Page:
âA lot of healing happens here,â Crandell says. âThey learn that having an amputation shapes you, but it doesnât define you.â
Vascular surgeon, Boston Medical Center
Professional ballroom dancer, Boston
As she was being wheeled into the operating room at Boston Medical Center, Adrianne Haslet-Davis told everyone within earshot that she was a ballroom dancer, and they needed to save her foot, which had been badly damaged in the blast. Just hours earlier, sheâd been celebrating her husbandâs return from Afghanistanâtheyâd toasted his safe arrival over brunchâonly to find themselves in a war zone.
âI went into surgery thinking that I wasnât going to lose it,â she says of her left foot. Shortly after the procedure, she spoke with her surgeon, Jeffrey Kalish. âI could see on his face that he so desperately wanted to tell me that it was still there,â she says.
âI told her, âYou still are a dancer, itâs just going to be different,ââ Kalish says. Then he made her three promises: When it was time for her to have her stitches removed, he wanted to be the one to do it. When she was ready to dance again, he would be there to see her. And when she was ready to take on the Boston Marathon, heâd be cheering for her on the sidelines. âSheâs a firecracker,â he says. âI said, âI will be there, no matter what it takes, to watch you.ââ
Jennifer L. Hoffman
Orthopedic surgeon, Tufts Medical Center
Lee Ann Yanni
Physical therapist, Boston
Lee Ann Yanni was at the finish line, waiting for one of her physical therapy patients to complete the race, when she felt something warm brush up against her legs. Looking down, she saw bone and blood. âThe bone broke out of my skin and shattered in pieces,â she says. Sheâd seen enough injuries to know it was bad. And yet she began plotting her own recovery in the ambulance on the way to Tufts Medical Centerâsheâd been training to run the Chicago Marathon, and asked the EMTs if the hospital had good orthopedic surgeons.
Jennifer Hoffman was in the ER when Yanni arrived. âShe had a bad open fracture on her leg with shrapnel [in it], and she had some tendon and nerve damage,â she says. Shortly after Hoffman performed the initial trauma surgery, Yanni was already focused on her next race. âThe first time I remember seeing her I said, âWhen can I run?ââ Yanni recalls.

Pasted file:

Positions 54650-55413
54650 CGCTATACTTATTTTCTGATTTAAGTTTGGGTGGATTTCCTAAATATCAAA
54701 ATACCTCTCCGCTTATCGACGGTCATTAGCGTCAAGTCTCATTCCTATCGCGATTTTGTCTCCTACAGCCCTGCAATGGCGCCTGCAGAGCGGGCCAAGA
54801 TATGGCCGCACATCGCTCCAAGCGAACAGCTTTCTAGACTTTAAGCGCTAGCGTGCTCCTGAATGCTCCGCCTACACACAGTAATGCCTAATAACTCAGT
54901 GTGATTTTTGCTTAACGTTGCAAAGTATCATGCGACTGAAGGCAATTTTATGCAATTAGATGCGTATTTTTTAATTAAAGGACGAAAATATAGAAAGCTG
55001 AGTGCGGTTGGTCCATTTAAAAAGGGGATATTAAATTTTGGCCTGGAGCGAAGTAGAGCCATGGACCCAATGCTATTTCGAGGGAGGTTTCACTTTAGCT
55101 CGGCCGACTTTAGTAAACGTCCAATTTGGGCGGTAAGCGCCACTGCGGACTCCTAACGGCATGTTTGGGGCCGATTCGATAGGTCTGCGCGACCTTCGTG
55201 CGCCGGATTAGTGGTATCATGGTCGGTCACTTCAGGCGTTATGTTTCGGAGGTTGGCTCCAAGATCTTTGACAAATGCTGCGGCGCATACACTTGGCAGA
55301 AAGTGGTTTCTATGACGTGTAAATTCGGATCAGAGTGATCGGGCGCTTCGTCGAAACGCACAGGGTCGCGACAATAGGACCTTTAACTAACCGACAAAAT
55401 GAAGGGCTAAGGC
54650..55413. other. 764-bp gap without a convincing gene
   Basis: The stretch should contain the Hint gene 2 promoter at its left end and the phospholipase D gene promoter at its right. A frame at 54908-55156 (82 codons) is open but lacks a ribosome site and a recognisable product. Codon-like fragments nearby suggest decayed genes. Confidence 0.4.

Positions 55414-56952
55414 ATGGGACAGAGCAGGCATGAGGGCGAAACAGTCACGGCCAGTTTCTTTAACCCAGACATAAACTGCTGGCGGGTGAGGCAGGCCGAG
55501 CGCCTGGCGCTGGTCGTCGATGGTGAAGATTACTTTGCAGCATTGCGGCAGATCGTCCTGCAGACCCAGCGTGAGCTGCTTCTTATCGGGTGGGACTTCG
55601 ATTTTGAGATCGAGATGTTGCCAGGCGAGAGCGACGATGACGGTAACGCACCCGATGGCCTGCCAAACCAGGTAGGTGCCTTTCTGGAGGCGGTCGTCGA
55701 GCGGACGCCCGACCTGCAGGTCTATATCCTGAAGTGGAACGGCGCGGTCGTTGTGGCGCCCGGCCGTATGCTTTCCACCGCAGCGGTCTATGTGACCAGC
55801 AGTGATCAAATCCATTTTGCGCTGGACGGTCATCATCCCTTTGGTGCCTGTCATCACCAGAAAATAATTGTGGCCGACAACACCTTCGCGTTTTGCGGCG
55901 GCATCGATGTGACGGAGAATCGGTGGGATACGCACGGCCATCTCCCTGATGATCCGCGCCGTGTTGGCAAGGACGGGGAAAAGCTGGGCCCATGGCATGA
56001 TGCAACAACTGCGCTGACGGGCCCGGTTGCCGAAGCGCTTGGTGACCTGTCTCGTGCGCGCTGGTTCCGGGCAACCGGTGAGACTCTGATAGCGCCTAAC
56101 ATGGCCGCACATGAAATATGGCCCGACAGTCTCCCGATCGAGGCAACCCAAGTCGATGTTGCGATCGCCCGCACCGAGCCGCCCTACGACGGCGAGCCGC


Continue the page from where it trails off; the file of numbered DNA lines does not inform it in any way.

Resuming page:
Hoffman quickly learned the unique challenges that arise when a patient is also a physical therapist. âLee Ann fully understood the ramifications of what was going on,â says Hoffman, who saw Yanni push herself harder, perhaps, than she might have pushed her own therapy patients. âI think she mentally knew what she should and shouldnât be able to do, but it was still hard for her to dial it back and say, âOkay, this is whatâs expected for the injury I have.ââ
Yanni was unable to walk on her leg for five and a half weeks, but resumed her marathon training shortly thereafter. âAs a PT I knew that I shouldnât be running, but they knew how important it was for me to do it,â Yanni says. In October she finished the Chicago Marathon in five hours and 44 minutes.
Orthopedic surgeon, Beth Israel Deaconess Medical Center
Senior art director, Boston
When Tamara Rozental arrived at Beth Israel shortly after the bombings, Christian Williams âwas the first person I laid eyes on,â she says. And his injuries were extensive: Williams had severe wounds on both legs, but Rozental, an upper-extremities specialist, immediately grew concerned about his right hand, which was broken in several places. âHis hand had basically been blown off, and his index finger was hanging by a thread,â she says.
âI think she knew right off the bat that my hand was going to take the longest to recover from,â Williams says. Rozental kept tabs on his progress, visiting him daily, but lost track of him after he was released. âI made multiple attempts to get ahold of him and his docs, but I couldnât find him,â she says. She did have his cell-phone number, so she texted him to make sure he was okay.
Once they made contact, Williams says, âSheâd ask me to send her a photo of my wounds every two daysâ to help manage his care. What began as a string of digital diagnoses developed into a friendship. And when he learned that his girlfriend, Caroline, who was also injured in the blasts, was pregnant, âDr. Rozental was the third person I told, other than my roommate and my brother, that we were having a baby,â he says.
Now sheâs looking forward to getting another cell-phone photoâa baby pictureâaround Christmas.
Source URL: http://www.bostonmagazine.com/health/article/2013/11/26/top-doctors-boston-marathon-patients-photo-essay/